The north slope of the hills is especially steep, with the south slope being relatively gentle by comparison. This hills form the south end of the Yakima River Valley. The highest point is Bickleton Ridge which reaches 4,327 feet (1,319 m) high near the town of Bickleton at the southwest end of the range.
The area is sparsely populated, with only a handful of unincorporated communities such as Bickleton and Horse Heaven. Adjacent to the north side of the hills are much larger communities, such as the Tri-Cities and Prosser.
There are numerous county roads that traverse the range. It is crossed by Interstate 82 (cosigned with US 395), which connects Kennewick to Plymouth, and State Route 221, connecting Prosser to Paterson. State Route 397 travels through the foothills of the range to connect I-82 to Finley, passing to the north side of Jump Off Joe. State Route 14 crossed the Horse Heaven Hills before I-82 was built, but that designation was truncated to Plymouth when the interstate was built along the same route as the highway.
Several intermittent streams rise in the Horse Heaven Hills, including Amon Creek. The north slopes of the range drain to the Yakima River, a tributary of the Columbia. The rest of the range drains directly into the Columbia River itself.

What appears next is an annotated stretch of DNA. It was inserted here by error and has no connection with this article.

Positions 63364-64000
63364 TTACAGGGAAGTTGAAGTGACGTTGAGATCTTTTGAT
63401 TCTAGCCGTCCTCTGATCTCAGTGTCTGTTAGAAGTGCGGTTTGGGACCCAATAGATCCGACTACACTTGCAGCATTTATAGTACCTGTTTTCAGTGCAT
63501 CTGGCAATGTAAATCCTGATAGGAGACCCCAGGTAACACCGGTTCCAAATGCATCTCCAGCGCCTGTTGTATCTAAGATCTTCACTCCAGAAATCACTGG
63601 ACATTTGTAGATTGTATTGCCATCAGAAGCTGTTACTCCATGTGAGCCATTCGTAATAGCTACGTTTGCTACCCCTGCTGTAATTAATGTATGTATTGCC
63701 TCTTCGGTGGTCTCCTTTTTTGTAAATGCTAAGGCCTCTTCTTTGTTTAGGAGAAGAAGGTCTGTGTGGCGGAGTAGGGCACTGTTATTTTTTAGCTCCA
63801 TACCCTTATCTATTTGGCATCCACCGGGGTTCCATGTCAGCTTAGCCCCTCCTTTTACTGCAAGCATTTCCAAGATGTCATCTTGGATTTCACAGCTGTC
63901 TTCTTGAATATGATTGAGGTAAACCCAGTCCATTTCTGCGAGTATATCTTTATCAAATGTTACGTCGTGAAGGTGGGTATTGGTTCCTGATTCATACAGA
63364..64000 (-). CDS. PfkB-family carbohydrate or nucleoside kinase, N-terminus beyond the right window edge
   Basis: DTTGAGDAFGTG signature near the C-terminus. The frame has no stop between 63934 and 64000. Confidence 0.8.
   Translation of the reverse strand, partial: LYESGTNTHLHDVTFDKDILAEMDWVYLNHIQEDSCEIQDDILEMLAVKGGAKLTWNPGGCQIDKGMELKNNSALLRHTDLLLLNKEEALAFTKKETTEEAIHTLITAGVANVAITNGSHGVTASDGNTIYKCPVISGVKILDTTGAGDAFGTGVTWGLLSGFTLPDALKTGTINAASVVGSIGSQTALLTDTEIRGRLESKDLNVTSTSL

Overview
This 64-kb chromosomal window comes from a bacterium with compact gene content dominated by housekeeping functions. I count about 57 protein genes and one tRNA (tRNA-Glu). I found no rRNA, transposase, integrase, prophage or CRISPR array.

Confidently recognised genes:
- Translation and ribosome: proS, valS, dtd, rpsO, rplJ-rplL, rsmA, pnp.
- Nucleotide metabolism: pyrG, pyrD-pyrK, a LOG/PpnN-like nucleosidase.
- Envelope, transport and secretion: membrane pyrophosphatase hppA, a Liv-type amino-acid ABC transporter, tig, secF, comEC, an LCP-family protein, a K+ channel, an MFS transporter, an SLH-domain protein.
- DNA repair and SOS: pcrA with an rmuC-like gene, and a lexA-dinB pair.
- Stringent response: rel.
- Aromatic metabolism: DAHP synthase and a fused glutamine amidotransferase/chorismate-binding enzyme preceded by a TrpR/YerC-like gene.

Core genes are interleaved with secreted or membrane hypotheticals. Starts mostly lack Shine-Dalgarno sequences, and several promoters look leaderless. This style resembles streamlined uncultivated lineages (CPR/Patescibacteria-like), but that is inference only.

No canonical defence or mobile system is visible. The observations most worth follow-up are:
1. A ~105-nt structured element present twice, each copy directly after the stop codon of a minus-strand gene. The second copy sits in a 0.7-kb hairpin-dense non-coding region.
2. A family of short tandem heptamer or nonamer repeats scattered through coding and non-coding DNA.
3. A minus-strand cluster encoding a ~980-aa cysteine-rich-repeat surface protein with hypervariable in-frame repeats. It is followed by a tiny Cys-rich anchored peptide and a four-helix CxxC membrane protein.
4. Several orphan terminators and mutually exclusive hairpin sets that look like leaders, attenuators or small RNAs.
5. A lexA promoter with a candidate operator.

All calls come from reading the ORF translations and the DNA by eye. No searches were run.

The Horse Heaven Hills are located in one of the hottest parts of Washington, sharing in the same semi-arid climate that is experienced in nearby cities such as the Tri-Cities and Hermiston. Throughout the range, the Köppen climate classification includes warm-summer Mediterranean in the west, cold semi-arid in the east, with some smaller areas of hot-summer Mediterranean.
Rainfall values are low, ranging from 9 inches (230 mm) in lower portions of the range to near 20 inches (510 mm) annually in higher elevations to the west. This is because the hills lie east of the Cascades. The Cascade Mountains cause a rain shadow that makes nearly the entirety of eastern Washington and Oregon semi-arid, and much drier than areas to the west of the Cascade Crest Most precipitation falls during the winter, with the dry season occurring during the summer. Despite the low average rainfall, summer thunderstorms can stall over the hills causing flash flooding. Flooding was most severe in Kennewick before construction of the Zintel Canyon Dam in 1992.